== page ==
The twentieth century witnessed a profound shift in both socialism and social reform. In the early 1900s, social reform seemed to offer a veritable religion of redemption, but by the century's end, while socialism remained a vibrant force in European society, a culture of extreme individualism and consumption all but squeezed the welfare state out of existence. Documenting this historic change, After Progress: European Socialism and American Social Reform in the 20th Century is the first truly comprehensive look at the course of social reform and Western politics after Communism, brilliantly explained by a major social thinker of our time.
Norman Birnbaum traces in fascinating detail the forces that have shifted social concern over the course of a century, from the devastation of two world wars, to the post-war golden age of economic growth and democracy, to the ever-increasing dominance of the market. He makes sense of the historical trends that have created a climate in which politicians proclaim the arrival of a new historical epoch but rarely offer solutions to social problems that get beyond cost-benefit analyses. Birnbaum goes one step further and proposes a strategy for bringing the market back into balance with the social needs of the people. He advocates a reconsideration of the notion of work, urges that market forces be brought under political control, and stresses the need for education that teaches the rights and responsibilities of citizenship.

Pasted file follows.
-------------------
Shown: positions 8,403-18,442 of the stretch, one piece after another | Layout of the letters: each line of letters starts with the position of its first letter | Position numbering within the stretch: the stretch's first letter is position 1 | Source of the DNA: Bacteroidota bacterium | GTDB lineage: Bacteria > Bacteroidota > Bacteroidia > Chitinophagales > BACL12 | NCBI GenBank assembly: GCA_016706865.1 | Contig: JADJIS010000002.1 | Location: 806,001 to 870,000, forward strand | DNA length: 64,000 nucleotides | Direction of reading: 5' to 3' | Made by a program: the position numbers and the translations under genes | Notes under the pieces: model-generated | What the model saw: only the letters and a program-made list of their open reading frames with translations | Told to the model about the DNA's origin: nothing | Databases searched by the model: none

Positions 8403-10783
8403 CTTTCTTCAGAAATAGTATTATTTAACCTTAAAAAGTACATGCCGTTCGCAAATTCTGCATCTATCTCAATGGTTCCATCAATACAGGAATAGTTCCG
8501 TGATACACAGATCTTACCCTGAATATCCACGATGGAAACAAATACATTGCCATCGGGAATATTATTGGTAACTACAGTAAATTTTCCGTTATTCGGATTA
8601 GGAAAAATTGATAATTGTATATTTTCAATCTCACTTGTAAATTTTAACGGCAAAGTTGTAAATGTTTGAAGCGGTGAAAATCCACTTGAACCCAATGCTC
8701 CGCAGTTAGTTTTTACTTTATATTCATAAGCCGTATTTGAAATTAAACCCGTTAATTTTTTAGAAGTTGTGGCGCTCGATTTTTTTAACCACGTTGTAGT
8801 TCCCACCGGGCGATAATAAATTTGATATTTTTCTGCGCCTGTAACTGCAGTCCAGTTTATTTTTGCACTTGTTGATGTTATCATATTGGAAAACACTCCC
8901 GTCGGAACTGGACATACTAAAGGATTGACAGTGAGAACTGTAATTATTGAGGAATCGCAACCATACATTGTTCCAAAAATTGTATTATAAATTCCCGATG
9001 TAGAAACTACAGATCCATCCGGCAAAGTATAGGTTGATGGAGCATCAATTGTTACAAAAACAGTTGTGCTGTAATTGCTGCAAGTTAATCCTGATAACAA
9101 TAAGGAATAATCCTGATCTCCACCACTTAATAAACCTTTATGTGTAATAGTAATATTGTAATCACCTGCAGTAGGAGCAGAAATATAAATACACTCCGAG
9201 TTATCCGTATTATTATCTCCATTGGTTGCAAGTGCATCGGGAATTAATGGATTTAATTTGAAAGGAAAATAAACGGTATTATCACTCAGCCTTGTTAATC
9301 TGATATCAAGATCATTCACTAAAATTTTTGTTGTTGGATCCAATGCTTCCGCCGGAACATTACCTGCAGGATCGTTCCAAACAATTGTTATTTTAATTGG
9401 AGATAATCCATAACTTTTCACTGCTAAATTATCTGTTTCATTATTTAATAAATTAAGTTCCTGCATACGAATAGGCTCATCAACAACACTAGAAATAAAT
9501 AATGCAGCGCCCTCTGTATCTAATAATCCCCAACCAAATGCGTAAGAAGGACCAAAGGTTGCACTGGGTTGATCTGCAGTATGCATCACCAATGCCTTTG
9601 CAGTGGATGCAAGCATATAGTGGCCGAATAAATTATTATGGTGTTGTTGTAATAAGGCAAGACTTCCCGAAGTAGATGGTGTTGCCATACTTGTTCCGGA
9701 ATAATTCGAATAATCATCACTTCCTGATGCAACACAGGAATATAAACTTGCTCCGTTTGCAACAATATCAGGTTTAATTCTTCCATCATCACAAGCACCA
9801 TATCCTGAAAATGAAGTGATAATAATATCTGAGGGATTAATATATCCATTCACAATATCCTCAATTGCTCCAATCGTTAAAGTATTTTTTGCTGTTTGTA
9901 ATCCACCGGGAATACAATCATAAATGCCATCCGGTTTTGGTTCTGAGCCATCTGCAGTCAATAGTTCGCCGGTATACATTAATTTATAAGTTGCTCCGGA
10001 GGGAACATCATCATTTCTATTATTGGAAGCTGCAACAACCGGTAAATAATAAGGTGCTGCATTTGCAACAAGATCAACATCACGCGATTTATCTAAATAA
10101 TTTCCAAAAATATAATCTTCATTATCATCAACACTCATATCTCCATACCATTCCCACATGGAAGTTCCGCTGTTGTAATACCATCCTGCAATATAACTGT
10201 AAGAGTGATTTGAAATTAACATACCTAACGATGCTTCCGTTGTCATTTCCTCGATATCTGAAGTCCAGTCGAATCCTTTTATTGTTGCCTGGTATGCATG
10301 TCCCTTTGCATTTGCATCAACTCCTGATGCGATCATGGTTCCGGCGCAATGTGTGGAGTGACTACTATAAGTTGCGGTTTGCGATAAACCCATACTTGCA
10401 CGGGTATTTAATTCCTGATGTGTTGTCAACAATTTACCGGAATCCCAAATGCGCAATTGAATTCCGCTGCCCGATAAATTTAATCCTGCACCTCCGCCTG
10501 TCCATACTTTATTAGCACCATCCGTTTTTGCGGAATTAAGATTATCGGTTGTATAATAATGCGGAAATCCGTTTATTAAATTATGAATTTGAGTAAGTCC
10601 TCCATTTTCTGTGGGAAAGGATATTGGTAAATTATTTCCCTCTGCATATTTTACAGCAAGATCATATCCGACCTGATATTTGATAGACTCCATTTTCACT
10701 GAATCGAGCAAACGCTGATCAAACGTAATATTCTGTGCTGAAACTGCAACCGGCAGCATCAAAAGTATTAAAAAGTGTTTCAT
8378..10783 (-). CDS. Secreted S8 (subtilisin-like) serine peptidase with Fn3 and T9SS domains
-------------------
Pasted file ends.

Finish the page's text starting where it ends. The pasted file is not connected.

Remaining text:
Both a sweeping historical survey and a sharp-edged commentary on current political posturing, After Progress examines the state of social reform past, present and future.
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